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November 22, 1985

Office Laboratory Series

Author Affiliations

Family Practice Center Laboratory North Carolina Memorial Hospital Chapel Hill; Veterans Administration Medical Center Portland; Bureau of Laboratories Department of Health Lionville, Pa; The Oregon Health Sciences University Portland; Bureau of Laboratories Department Health and Welfare Boise, Idaho; Medical College of Georgia Augusta; Medical College of Georgia Augusta; Portland; Chicago

JAMA. 1985;254(20):2940. doi:10.1001/jama.1985.03360200092036

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Until very recently the physician's office laboratory was a neglected aspect of outpatient medical care. The laboratory frequently consisted only of an old microscope tucked away in an unused corner of the office. Few tests were performed. Tests were often done by untrained staff. "Quality control" was an unrecognized term and seemed to be an unnecessary concern. Test charges were low and frequently were not passed on to the patient.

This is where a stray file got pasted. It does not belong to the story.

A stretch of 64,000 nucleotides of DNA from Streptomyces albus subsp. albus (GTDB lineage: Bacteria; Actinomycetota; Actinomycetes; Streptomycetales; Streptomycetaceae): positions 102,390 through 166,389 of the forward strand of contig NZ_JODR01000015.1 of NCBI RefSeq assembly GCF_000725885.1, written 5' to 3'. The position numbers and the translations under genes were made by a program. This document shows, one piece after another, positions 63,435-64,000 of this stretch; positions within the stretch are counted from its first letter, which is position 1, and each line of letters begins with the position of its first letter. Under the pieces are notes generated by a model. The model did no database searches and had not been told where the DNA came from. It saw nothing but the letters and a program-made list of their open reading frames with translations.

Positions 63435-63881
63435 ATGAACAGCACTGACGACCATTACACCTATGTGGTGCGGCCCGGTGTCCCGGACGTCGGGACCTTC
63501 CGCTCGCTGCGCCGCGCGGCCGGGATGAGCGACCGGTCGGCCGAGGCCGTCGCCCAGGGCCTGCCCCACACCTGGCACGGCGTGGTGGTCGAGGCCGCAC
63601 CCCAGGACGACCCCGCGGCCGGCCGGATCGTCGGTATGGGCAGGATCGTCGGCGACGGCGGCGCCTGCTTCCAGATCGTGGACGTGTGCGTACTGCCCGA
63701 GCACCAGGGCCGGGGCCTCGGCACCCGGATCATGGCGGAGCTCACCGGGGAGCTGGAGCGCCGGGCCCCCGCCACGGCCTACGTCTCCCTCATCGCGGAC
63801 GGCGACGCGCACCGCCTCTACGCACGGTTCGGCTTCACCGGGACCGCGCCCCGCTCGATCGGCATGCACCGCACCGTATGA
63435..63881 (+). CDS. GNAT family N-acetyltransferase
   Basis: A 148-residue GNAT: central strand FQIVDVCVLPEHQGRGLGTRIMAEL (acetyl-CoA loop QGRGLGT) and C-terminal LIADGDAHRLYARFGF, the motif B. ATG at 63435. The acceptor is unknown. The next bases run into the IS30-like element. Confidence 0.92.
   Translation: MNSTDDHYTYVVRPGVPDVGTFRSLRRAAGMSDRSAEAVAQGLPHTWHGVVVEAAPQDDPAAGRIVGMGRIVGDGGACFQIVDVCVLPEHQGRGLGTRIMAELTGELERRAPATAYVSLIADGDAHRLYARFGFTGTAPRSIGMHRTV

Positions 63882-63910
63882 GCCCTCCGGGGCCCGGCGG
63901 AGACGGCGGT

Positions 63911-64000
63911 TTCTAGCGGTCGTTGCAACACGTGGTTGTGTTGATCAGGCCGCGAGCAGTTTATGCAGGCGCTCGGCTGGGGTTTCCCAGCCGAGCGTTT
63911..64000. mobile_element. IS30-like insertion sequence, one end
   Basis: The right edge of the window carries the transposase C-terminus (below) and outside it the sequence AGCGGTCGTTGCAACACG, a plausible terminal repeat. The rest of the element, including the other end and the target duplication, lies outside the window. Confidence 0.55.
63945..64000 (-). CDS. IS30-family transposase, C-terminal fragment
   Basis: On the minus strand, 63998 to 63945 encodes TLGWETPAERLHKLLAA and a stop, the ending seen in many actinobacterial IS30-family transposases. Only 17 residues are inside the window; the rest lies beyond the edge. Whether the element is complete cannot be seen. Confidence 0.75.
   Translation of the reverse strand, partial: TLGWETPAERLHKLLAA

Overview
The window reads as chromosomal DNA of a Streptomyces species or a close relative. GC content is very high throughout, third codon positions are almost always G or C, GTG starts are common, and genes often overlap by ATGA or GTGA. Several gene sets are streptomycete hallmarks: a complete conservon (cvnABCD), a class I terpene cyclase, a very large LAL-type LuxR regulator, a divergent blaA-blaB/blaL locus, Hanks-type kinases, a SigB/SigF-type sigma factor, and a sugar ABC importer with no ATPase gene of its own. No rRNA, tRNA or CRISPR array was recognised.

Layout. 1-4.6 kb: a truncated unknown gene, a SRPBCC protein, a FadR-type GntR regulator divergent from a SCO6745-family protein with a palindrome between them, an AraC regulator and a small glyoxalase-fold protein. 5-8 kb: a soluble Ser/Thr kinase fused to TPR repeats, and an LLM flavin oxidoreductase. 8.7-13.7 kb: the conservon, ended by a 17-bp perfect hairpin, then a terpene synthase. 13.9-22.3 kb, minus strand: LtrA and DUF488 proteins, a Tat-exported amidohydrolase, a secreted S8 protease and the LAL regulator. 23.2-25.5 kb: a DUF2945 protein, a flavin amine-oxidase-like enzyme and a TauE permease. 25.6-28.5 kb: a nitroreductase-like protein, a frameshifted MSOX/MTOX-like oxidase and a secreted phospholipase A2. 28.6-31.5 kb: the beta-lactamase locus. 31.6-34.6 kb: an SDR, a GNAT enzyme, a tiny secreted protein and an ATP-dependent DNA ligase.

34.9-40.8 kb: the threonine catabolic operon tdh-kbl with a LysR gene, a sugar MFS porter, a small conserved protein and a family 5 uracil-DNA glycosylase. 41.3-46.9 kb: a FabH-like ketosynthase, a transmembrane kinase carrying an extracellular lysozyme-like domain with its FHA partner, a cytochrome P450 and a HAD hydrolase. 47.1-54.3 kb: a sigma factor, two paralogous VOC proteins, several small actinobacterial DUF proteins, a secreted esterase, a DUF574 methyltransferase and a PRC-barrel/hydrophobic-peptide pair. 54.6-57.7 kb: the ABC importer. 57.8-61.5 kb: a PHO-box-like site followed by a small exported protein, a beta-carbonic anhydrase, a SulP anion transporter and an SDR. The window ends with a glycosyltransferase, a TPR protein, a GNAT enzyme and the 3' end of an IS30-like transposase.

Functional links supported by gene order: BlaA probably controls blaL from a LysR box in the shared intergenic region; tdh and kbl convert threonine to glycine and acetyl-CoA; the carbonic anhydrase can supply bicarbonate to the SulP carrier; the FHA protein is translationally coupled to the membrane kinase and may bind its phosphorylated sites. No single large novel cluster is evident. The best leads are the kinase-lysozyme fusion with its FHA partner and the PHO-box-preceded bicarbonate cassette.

Those days are over. Office laboratories now perform half of all outpatient clinical laboratory procedures. A quiet technological revolution has made a wide spectrum of tests available to office laboratories, many of which a few years ago could be done only in specialized research settings. As a result of this revolution, office laboratory equipment manufacturers are now recognized as the financial growth leaders of the entire health care industry.

Recent financial incentives have helped to promote the transfer of laboratory